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Comments by YACCS
Monday, January 09, 2006

A Long-Promised Food Post: Jen's Pea Soup Recipe

You know you want some right now....

Okay, enough people have asked for this recipe that I am going to spill the beans and share my own family Pea Soup Recipe. This is despite the fact that:

A) I'm still waiting for the spice rub that Gilly promised me since my birthday LAST year (he says it's in the mail) and

B) Lower Manhattanite is still holding out on his N.O.I. Bean Pie recipe and

C) It has meat in it (but will list variations), nonkosher meat at that, so some may object.

Having said all that, this is the soup that our own Gilly, Pea Soup Conneseiur and Critic, has dubbed some of the best he's had (other than the pea soup at Cozy's, which gave me massive food poisoning last August, but I digres....).

Note that this makes a very concentrated soup. If you have a big family it may be worth it using a big pot and doubling.


--Bigass heavy pot such as a Dutch Oven and/or enamelware such as Le Creuset
--Flame diffuser (part of Le Secret)


--1 lb. dried green split peas
--1 high-quality chicken boullion cube (can also be beef, pork, or veggie--I like Knorr; don't use the chalky little foil-wrapped cubes)
--1 packet Goya Sazon sin Annato (ie without annato) (yes, this is the Secret Ingredient, something that my Estonian grandmother hit upon shortly after coming to the States and kept to herself for years)
--1 small white onion, peeled and cut in half
--1 clove garlic, peeled and smashed but not grated (use the flat of a knife)
--1 medium carrot, peeled and cut in half
--salt and pepper to taste (but go REAL easy on the salt initially)
--The HAM. This can be any combo of these: Bone from roasted ham, smoked ham hocks, slices of fresh hock on the bone, chunk of salt pork). I'll get on to other variations further down.
--Lots of water
--Bottle of red wine

Prep Time: Hours and hours--rent a movie

To proceed:

Dump everything EXCEPT RED WINE in a huge pot. Use lots and LOTS of water--you're going to let it boil way down, and add more water, and reboil later. The final product should be totally lump-less but I'll get to that later.

Cover everything in the pot with lots of water and bring to a boil. Cover or partially cover if stuff starts to boil over.

At this point pour yourself a glass of wine.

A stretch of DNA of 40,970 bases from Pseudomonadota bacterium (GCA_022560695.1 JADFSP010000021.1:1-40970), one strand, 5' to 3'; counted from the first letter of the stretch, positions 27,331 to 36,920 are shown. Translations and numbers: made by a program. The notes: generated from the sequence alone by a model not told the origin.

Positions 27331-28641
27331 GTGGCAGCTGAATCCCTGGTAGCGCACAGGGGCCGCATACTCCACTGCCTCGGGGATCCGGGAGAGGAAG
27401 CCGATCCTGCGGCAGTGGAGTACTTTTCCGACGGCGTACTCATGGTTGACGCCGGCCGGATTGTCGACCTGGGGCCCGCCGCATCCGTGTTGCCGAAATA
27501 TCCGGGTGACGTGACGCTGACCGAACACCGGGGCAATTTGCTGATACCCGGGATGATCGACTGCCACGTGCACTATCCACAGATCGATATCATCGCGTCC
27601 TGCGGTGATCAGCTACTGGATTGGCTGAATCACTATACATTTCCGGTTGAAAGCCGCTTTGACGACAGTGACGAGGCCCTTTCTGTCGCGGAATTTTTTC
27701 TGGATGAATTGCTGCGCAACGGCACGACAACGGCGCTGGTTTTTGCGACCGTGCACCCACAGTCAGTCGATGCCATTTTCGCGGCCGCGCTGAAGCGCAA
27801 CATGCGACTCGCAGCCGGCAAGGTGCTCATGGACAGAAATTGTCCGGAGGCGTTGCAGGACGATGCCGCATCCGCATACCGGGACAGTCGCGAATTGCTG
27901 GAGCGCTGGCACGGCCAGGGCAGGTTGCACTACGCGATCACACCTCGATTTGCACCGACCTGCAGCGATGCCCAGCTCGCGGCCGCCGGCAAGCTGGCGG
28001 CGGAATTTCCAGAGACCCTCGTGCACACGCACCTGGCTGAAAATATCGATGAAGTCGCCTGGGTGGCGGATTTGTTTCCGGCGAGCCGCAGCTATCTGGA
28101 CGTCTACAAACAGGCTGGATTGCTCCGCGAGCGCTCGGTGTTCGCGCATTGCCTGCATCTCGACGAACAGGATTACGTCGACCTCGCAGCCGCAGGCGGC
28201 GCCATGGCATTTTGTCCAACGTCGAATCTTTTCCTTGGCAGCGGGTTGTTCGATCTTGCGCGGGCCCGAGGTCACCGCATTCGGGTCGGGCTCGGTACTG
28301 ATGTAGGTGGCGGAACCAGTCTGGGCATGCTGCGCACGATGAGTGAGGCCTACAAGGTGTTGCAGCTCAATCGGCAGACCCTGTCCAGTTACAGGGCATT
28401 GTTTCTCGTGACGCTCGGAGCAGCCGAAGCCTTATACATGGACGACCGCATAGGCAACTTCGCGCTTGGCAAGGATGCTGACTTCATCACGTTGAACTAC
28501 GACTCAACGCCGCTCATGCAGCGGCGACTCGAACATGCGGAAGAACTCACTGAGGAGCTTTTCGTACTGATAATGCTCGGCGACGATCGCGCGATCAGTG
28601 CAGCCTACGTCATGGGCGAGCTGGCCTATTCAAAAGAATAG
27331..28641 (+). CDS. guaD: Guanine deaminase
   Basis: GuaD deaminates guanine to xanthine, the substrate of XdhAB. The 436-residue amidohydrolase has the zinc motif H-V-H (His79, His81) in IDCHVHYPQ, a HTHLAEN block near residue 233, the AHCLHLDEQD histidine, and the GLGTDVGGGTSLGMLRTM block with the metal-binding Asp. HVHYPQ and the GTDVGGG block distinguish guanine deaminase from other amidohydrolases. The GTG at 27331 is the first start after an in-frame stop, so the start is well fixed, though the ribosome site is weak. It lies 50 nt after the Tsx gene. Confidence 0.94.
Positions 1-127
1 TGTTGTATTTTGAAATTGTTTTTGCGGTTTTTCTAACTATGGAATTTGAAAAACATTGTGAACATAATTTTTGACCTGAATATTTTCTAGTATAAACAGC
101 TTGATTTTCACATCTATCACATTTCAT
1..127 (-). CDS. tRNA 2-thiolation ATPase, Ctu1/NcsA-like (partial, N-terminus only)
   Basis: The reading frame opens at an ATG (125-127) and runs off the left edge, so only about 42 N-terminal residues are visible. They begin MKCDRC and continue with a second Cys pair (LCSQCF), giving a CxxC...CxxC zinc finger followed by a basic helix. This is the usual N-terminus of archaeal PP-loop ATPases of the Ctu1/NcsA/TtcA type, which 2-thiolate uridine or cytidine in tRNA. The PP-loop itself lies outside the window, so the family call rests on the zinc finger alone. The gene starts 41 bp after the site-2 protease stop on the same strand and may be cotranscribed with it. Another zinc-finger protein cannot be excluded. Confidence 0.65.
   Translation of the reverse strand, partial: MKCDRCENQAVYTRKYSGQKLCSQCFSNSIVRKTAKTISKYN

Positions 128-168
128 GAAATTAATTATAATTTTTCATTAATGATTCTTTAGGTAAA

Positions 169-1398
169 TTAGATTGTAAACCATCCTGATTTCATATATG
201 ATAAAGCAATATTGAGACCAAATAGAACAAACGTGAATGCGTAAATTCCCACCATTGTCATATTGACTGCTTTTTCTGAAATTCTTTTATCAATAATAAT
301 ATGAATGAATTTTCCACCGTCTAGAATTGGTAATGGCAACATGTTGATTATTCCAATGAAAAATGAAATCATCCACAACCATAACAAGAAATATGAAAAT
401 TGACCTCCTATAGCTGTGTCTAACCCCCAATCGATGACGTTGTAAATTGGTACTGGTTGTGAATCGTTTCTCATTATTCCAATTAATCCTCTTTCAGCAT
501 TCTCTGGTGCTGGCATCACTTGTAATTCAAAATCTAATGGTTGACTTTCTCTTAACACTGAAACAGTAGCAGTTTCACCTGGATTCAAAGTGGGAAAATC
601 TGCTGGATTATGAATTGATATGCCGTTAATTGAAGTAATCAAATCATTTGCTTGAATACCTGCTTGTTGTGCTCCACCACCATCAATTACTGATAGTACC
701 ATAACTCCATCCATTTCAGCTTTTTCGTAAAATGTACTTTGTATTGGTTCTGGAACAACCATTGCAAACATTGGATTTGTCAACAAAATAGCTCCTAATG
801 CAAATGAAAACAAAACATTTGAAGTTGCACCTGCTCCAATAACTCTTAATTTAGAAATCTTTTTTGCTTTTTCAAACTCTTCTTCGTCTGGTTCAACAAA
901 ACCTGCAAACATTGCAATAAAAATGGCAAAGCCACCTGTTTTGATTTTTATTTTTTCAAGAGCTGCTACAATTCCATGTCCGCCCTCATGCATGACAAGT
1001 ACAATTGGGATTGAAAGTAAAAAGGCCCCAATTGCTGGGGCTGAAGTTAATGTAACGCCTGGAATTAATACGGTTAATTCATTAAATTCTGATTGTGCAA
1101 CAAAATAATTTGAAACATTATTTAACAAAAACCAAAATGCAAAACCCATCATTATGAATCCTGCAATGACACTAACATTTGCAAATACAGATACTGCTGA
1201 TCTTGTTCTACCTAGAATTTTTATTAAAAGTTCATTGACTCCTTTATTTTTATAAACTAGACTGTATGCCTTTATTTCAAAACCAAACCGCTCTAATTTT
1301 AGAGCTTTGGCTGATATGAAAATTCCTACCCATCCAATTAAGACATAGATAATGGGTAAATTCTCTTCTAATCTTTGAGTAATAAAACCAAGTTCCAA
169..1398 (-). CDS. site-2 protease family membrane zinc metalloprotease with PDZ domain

Keep everything on a slow boil and stir a lot to prevent sticking. Eventually, the carrot, onion, and garlic will liquify and become one with the peas. Keep stirring and refilling your wine as needed. Watching TV while doing this is encouraged--just give it a stir at commercial breaks.

When the meat starts to fall off the bone, uncover partially and start to boil down. If you boil down too fast, don't worry, just add more water--it can always be re-reduced. The goal is to have ALL the meat fall off the bone, for the meat to fall apart, and if you used a whole hambone, for the joints to disconnect and for the cartiledge caps to partially dissolve.

When things get thick, DO put the flame diffuser under the pot. This is how you get really thick, gooey pea soup without scorching or burning. I always use one for my soups. TIME is the other secret ingredient here, as is the multiple reductions of the soup.

When done, still resist the urge to salt or pepper the whole pot. Also, if you can hold off at all, do NOT have any that night. Let it cool and let the whole mess stay overnight in the fridge to get over itself and develop its flavor. You can always salt and pepper individual servings. Texture note: When it comes out of the fridge, it should be thick enough to stand a wooden spoon in.

This freezes tremendously well. A bowl of this and bread, with a side salad or shredded raw veggies on the side is dinner.

NOTE: I usually use 2 kinds of ham--I almost always use a bone from a baked ham and either (in order of preference) fresh hock slices, a piece of smoked hock, or a piece of saltback.

VARIATIONS: Depending on your dietary preferences/religious restrictions, you can also experiment with subs for the ham, with varying results, most of which I haven't tried:

-Smoked turkey legs (but be careful; they frequently taste like nasty liquid smoke--not an encouraged option--this one I DID try and it was not great)
-smoked sausages (ie merguez, etc)
-smoky tempeh, tofu dogs, etc
-good ol hot dogs
-smoked lamb, goat, whatever you got

Happy Cooking!

Oh, and while I have your attention, let me sing the praises of my new toy again:

Yes, I refuse to shut up about my little
rice spaceship. So far, I have cooked all kinds of brown rice variations, including brown rice with barley and sweet corn, brown rice with wild rice, plain ol jasmine rice, brown rice porridge, and brown rice with white rice. I went to a Japanese shop today and got various seed and seaweed blends to sprinkle on rice, pickled plum to cook rice with, and some genuine shortgrain new crop Japanese rice, even though I know white rice isn't as nutritious (gotta have a treat once in a while). If I was vegetarian or vegan, I couldn't imagine NOT having one of these. I realize that St. Alton Brown does not approve of single-use appliances, and neither do I generally (NYC apartments have almost NO counter space ever), this is one I'd make an exception for. It really does make perfect rice, every single time.

Happy and healthy cooking, everyone!

posted by Jenonymous @ 12:00:00 PM

12:00:00 PM

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